We’re so pleased to introduce the third place winner of our Fall Fiction Contest, “Good Creatures, Small Things.” In this haunting story, author Cate Fricke plays with chronology, leading readers back through fifteen days to the start of a strange outbreak and the emergence of odious creatures in the forest outside a family’s cabin. In describing her own work, Cate Fricke says: “A dark fairy tale with no happy ending, set in a place that’s as unforgiving as any old-world European forest. I’ve already told my mom she should probably skip this one.” This story is entirely unforgettable and we’re thrilled to include it in our New Voices library.
Selected by Kelly Link
“There are creatures out there waiting for a sound to tell them that Ida is still here for the taking. Ida does not know what they are, or where they came from, but she knows that they are there, just beyond the trees.”
Pennsylvania, October 1895
There is enough tea left in the can for three more cups. There is the end of a loaf of bread on the shelf, as big as two of Ida’s small fists, and one potato. Six matches. Eleven bullets.
Ida doesn’t sleep in her own bed anymore, but in Momma and Papa’s bed, alone. She doesn’t change the blankets the way she knows she ought to. There doesn’t seem to be much point. Momma is gone, and Baby Joe. There’s no one else to catch sick, and Papa, well, don’t know what happened to Papa.
During the night she began to whisper a song to herself as she lay unsleeping again. Bheir me o, horo van o . . . It felt like the right thing to do—people need songs, small things—but then she heard a rustle from outside, over by the fence where the old mule is heaped, and she stopped. She’s tried not to make a sound since. She’s started coughing though—the thick, gut-deep coughs that Momma started having just before the rashes, and the teeth coming loose. When she feels one coming, she presses her face as far into the pillow as she can and she tries to swallow it back. When she brings her head up from the bedding, she holds her breath and listens closely to the silence for any snapping, any shift of the air outside, in the woods. There are creatures out there waiting for a sound to tell them that Ida is still here for the taking. Ida does not know what they are, or where they came from, but she knows that they are there, just beyond the trees.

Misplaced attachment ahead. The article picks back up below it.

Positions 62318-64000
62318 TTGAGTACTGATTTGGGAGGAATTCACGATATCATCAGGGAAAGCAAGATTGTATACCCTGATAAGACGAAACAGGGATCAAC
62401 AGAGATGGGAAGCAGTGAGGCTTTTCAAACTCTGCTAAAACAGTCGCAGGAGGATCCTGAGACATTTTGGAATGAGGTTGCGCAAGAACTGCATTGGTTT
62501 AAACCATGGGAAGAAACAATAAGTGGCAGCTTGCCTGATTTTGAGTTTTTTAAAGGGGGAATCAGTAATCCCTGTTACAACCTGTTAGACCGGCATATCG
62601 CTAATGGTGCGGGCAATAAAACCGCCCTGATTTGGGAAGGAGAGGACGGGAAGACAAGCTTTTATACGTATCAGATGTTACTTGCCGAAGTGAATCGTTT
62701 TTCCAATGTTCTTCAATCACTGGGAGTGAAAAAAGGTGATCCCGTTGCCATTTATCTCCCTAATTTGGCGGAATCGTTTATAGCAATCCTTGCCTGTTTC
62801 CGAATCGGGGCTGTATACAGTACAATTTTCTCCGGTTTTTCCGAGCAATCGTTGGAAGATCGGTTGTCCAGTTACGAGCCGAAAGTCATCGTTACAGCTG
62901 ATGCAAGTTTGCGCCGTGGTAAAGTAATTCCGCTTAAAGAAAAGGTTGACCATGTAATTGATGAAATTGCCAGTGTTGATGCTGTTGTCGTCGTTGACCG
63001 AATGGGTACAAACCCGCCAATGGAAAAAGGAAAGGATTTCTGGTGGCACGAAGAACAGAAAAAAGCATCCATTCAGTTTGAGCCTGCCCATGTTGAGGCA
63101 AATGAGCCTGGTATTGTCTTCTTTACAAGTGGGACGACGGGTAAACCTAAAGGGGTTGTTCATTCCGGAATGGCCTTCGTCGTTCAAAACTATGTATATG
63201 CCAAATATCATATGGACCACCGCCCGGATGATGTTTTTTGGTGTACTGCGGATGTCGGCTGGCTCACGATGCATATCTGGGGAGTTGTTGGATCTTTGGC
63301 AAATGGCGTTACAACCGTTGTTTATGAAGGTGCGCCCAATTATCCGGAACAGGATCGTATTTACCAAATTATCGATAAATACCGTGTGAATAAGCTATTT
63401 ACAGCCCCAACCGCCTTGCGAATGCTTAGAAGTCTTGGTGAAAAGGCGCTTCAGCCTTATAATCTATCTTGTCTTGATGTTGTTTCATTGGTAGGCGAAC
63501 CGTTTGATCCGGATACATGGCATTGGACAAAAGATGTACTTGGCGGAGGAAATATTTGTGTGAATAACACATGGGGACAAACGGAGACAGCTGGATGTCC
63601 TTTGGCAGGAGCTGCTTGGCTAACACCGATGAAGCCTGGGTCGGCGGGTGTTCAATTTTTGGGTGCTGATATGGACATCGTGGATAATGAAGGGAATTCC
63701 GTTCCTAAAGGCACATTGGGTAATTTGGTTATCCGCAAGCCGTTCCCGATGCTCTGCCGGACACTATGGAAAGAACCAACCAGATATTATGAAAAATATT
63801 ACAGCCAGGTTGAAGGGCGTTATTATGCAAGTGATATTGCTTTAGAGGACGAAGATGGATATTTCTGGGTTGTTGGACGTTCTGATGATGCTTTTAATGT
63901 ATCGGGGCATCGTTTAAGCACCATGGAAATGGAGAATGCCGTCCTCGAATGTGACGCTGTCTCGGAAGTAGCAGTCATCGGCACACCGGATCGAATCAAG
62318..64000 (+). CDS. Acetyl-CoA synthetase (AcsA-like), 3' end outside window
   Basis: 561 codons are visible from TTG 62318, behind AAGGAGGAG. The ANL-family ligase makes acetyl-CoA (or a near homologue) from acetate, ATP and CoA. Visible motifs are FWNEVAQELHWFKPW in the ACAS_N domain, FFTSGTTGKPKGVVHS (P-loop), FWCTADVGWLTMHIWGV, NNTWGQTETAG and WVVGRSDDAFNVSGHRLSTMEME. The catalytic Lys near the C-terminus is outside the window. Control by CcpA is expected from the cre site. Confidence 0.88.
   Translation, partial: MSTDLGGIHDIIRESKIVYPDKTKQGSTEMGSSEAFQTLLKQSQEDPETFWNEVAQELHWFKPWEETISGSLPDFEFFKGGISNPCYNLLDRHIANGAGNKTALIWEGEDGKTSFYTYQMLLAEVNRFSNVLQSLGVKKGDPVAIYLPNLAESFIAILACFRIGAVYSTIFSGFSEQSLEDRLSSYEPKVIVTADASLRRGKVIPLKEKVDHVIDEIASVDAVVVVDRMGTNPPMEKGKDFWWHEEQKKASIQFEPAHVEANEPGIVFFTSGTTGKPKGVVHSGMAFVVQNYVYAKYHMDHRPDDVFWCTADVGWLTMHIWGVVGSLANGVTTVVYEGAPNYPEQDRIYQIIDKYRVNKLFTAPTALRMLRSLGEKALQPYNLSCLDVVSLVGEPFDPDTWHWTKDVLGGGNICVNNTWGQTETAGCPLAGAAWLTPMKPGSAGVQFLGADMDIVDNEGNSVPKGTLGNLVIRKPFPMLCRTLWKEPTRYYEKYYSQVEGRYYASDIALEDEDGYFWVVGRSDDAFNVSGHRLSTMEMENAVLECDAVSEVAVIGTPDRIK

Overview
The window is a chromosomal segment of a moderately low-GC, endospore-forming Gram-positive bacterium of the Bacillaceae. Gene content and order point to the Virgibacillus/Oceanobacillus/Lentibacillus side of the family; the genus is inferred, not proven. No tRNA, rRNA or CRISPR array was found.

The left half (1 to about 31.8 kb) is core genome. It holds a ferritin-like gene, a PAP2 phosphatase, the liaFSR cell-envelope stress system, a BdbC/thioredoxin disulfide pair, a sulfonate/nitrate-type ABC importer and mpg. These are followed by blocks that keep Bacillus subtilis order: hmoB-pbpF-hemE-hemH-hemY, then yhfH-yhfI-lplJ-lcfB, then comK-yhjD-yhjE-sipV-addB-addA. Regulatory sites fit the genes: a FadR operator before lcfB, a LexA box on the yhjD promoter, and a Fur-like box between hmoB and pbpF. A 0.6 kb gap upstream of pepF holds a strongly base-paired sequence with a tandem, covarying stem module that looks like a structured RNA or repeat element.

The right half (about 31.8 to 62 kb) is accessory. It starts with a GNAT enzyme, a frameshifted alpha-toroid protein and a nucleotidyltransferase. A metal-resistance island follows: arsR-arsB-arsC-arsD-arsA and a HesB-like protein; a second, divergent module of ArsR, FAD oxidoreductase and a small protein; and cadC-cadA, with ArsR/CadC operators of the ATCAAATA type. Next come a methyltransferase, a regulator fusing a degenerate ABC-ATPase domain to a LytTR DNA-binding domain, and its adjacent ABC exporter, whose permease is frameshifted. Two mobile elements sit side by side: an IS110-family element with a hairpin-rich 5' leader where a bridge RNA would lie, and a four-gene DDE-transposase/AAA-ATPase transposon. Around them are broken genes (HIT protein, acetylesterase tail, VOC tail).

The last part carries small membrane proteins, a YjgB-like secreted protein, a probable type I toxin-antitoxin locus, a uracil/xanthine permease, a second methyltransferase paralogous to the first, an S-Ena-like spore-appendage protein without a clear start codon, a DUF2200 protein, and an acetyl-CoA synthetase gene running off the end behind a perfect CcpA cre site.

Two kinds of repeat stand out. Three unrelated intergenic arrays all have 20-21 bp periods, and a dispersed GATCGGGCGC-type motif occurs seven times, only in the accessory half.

If she were brave like Momma, she’d set out down the mountain with eleven bullets and one potato and the end of a loaf of bread, and she wouldn’t stop until she found a doctor, or a woman with a kind voice, who’d put a damp cloth on her forehead and sing to her all the old songs until she’d fall asleep. But she is not so brave, and besides, she knows better. No safe path down the mountain exists.
Even though the sun is up at last, Ida stays under the quilts on Momma and Papa’s bed, one eye on the rifle that leans by the door. Eleven bullets: that’s ten to spare for those creatures, and one to keep for herself, if only she could figure out how to hold it right.